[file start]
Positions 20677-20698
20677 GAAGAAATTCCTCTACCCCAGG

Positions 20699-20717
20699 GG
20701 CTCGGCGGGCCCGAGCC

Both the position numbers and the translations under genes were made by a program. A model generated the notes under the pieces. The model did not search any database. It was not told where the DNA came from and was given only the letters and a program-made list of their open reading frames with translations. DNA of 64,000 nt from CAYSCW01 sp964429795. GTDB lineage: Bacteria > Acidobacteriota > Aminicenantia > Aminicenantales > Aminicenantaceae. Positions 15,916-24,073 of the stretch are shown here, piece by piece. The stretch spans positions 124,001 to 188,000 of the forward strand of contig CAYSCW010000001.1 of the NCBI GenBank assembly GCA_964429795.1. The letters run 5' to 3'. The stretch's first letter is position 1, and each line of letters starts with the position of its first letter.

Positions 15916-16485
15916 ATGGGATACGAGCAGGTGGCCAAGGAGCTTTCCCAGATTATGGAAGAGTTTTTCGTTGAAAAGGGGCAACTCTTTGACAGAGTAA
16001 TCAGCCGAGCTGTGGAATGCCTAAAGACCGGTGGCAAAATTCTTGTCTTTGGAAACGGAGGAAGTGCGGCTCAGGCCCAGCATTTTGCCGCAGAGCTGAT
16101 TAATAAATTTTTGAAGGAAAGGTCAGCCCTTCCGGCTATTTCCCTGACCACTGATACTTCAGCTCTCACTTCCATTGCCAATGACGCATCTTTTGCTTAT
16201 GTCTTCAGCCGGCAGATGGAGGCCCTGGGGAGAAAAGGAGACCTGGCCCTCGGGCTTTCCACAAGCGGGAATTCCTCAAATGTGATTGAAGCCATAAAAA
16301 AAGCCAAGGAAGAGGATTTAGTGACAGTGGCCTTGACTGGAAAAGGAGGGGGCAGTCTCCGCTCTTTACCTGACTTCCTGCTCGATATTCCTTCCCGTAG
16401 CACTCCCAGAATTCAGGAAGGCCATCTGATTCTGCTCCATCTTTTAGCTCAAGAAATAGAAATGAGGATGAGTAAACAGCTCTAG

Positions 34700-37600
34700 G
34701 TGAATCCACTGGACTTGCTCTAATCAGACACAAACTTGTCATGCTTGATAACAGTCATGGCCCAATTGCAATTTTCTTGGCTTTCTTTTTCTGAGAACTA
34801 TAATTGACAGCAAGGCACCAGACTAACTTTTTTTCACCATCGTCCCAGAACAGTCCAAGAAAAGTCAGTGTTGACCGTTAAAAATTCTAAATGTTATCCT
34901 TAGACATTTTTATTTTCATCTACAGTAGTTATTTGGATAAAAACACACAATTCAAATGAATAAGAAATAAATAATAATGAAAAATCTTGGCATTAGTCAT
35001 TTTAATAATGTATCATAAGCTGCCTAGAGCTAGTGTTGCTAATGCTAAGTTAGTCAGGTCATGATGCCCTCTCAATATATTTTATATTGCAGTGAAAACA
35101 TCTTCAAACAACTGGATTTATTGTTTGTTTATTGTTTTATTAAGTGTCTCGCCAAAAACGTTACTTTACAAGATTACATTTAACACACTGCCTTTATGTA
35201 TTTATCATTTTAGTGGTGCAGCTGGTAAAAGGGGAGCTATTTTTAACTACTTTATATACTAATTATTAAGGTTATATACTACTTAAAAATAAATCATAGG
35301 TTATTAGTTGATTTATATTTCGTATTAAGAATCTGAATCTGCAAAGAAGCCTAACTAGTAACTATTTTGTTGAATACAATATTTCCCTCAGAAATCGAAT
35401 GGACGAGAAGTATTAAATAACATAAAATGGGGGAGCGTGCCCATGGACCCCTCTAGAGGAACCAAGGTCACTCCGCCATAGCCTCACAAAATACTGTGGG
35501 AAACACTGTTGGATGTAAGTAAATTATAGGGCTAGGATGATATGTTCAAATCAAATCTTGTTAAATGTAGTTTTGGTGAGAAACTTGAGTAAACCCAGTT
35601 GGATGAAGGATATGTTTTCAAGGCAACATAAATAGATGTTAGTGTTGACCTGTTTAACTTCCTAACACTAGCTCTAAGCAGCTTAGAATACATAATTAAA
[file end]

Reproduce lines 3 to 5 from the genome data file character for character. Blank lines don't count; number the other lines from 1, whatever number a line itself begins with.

Positions 20699-20717
20699 GG
20701 CTCGGCGGGCCCGAGCC